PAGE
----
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A Texas judge last week dismissed a theft charge against an emergency medicine physician recently fired from his public health job after he gave leftover COVID-19 vaccine doses to people he knew ― highlighting the difficult position many clinicians find themselves in when there are unused doses but no one is on hand to administer them to and the clock is ticking.
The charges against Hasan Gokal, MD, quickly drew international attention. Although Harris County judge Franklin Bynum has dismissed the charges, the Harris County District Attorney’s Office has said the evidence will go to a grand jury.
Harris County District Attorney Kim Ogg said in a January 21 statement that the charges were brought because “he abused his position to place his friends and family in line in front of people who had gone through the lawful process to be there.”
Gokal’s defense team said he tried to get takers from healthcare workers and law enforcement at the county vaccination site but, finding no takers, he called people he knew so the 10 leftover doses he had at the end of the day in the punctured bottle of Moderna vaccine would not be wasted. The vaccine in the vial was going to expire 6 hours after being opened.
“Dr Gokal is a dedicated public servant who ensured that COVID-19 vaccine dosages that would have otherwise expired went into the arms of people who met the criteria for receiving it,” Gokal’s attorney, Paul Doyle, told Medscape Medical News. “Harris County would have preferred Dr Gokal let the vaccines go to waste.”
Doyle said in a recent press conference, “If these doctors are going to get criminally prosecuted for trying to use leftover vaccines, there’s going to be more and more waste than there already is.”
Fears May Lead to More Waste
John Swartzberg, MD, clinical professor emeritus in the Division of Infectious Diseases and Vaccinology at the University of California Berkeley–UC San Francisco Joint Medical Program, agrees such legal actions will have a chilling effect and could lead to more waste at a time of dire need.
The Centers for Disease Control and Prevention (CDC) reported that as of Sunday, 25.2 million people had received at least one dose of a COVID-19 vaccine and that 5.6 million people had been fully vaccinated. The federal government said it has delivered about 49.9 million doses.
Swartzberg said the objective should be to “use every drop of the available vaccine.” After that, the priority should be get it to people who “would benefit the most from it in an equitable way.”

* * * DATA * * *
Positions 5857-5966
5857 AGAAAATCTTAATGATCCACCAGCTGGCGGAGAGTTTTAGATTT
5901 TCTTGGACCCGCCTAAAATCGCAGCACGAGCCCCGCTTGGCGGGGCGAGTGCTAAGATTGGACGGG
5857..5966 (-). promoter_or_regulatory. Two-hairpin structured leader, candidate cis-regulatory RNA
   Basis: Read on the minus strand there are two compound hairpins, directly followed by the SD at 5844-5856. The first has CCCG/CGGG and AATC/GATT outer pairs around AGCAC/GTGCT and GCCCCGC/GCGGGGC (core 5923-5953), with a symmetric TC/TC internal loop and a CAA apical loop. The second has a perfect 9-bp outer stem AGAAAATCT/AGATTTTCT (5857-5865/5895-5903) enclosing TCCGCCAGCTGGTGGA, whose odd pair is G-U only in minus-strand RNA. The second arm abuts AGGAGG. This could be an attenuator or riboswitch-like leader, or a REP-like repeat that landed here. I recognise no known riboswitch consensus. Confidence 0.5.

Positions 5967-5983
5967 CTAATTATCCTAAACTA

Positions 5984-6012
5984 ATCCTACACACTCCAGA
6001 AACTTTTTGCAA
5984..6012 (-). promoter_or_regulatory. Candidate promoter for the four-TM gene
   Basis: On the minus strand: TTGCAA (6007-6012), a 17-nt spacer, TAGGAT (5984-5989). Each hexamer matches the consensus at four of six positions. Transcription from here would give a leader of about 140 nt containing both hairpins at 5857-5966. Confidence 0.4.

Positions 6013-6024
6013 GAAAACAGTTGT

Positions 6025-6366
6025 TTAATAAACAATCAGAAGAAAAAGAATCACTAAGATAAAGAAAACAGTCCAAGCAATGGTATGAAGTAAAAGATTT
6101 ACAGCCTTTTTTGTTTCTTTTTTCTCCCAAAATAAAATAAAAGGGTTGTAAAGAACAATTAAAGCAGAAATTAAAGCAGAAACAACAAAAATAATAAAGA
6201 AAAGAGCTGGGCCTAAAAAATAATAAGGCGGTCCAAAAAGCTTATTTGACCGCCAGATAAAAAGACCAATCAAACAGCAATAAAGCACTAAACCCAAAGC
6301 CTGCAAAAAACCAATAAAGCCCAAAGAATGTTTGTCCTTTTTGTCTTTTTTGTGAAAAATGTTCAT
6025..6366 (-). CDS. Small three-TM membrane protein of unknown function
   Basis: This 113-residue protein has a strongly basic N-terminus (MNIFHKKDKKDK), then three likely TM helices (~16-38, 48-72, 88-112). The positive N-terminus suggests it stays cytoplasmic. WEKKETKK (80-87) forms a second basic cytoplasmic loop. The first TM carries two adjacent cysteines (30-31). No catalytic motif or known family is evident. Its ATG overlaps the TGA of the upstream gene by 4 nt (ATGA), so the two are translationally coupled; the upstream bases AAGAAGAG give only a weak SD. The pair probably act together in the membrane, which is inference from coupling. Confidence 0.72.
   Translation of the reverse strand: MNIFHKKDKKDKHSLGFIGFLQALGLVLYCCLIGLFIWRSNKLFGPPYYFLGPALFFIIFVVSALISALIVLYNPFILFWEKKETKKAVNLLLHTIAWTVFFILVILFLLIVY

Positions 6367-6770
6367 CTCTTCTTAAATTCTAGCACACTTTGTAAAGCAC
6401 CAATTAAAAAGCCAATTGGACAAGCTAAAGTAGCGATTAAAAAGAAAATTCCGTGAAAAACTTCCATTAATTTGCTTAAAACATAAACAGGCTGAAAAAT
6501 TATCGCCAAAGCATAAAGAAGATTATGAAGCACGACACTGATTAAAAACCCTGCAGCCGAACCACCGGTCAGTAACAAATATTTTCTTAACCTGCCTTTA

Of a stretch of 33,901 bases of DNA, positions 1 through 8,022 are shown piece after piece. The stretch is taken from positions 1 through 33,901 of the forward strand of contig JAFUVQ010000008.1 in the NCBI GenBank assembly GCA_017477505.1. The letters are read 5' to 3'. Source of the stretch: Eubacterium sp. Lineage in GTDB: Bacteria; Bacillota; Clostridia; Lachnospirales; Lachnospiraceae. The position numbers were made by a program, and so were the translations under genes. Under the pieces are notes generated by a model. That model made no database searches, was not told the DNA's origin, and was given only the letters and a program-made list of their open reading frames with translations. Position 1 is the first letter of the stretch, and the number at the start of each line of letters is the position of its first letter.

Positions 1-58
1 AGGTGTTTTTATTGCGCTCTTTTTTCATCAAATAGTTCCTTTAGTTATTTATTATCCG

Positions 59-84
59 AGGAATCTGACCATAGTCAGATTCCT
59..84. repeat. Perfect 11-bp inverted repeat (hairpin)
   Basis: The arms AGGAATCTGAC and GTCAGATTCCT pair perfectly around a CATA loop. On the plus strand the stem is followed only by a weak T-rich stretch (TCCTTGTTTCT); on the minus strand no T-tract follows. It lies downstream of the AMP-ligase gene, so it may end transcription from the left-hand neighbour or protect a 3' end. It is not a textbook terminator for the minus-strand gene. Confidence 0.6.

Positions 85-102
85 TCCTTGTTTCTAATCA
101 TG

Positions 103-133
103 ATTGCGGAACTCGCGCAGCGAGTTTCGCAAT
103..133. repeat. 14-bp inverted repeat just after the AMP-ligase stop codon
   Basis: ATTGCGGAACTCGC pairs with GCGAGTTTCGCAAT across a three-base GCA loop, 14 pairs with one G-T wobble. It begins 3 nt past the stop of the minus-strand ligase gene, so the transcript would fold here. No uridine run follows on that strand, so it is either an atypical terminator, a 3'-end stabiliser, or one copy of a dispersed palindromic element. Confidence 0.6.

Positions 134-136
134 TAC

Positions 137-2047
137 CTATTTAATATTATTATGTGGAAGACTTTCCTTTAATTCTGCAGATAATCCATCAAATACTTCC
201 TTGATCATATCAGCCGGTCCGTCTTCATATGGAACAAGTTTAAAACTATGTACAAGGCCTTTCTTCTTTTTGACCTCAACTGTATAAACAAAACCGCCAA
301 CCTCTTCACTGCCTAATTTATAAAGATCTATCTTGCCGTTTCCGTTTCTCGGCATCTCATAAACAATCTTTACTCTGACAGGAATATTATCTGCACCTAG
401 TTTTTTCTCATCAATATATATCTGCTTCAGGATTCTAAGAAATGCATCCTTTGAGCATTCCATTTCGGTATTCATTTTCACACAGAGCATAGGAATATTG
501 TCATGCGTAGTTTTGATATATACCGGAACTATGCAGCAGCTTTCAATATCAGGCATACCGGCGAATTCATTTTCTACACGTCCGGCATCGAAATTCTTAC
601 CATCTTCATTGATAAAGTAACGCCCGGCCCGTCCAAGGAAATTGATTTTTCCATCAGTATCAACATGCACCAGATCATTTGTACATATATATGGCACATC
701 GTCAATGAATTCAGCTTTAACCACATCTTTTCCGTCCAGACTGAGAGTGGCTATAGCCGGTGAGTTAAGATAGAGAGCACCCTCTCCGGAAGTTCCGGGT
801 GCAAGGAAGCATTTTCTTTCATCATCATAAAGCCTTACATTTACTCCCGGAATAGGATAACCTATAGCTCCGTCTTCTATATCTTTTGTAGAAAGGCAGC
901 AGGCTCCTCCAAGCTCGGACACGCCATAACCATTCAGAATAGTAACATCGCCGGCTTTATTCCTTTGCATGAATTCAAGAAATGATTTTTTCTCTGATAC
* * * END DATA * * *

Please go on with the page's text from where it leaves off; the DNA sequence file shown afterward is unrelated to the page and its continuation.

But, “given the fickleness of these vaccines in terms of administration, it’s hard to end the day in your clinic exactly right,” Swartzberg said. “Some people may not show up. You’re going to have some doses left over.”
If the groups who need it the most are not available in the specified viability window, he said, “you give it to anybody you can find. That’s much better than throwing it out.”
The argument against that thinking, he acknowledged, is that bending the rules is a slippery slope.
Although acknowledging that isolated abuses of the system can happen, he said, “I think that’s a small price to pay.”
Institutions that set up the distribution systems need better protocols and clearer instructions on how the leftover doses should be used, Swartzberg said.
“That takes the legal as well as the psychological burden off the physician administering it,” he said.
Ways to use leftover vaccine are anything but consistent.
Last week in Josephine County, Oregon, county health officials gave extra doses to drivers who were stuck on the side of the road during a snowstorm to avoid wasting them, according to news site KTVL.
The New York Post reported that a 31-year-old man happened to get a vaccine after shopping in a grocery store in Washington, DC. A woman from the in-store pharmacy came up to him and said, “I got two doses of the Moderna vaccine. The pharmacy is closing in 10 minutes. Do you want them?”
Potential for Vaccine Waste
The potential for waste is great even with unpunctured vials, owing to the complex storage guidelines.
Moderna vials can be stored frozen between -13° F and 5° F and can be refrigerated for up to a month before use. Unpunctured vials can be kept at room temperature for up to 12 hours.
The Pfizer-BioNTech vaccine has to be kept frozen at between -112° F and -76° F. If thawed in a refrigerator, the doses keep for up to 5 days, but if thawed at room temperature, they are ineffective after half an hour, according to the US Food and Drug Administration.
Neither vaccine can be refrozen, and both must be given within 6 hours after the vial is punctured.
Swartzberg said the problem will likely be alleviated with future vaccines that promise longer shelf life in the refrigerator and fewer temperature requirements and that only require a single dose.
Johnson & Johnson announced Friday that its single-dose vaccine is 85% effective against severe COVID-19 illness.
“It’s wonderful we have these vaccines, but it’s too bad they’re so fickle in how we can administer them,” he said.
Marcia Frellick is a freelance journalist based in Chicago. She has previously written for the Chicago Tribune and Nurse.com and was an editor at the Chicago Sun-Times, the Cincinnati Enquirer, and the St. Cloud (Minnesota) Times. Follow her on Twitter at @mfrellick.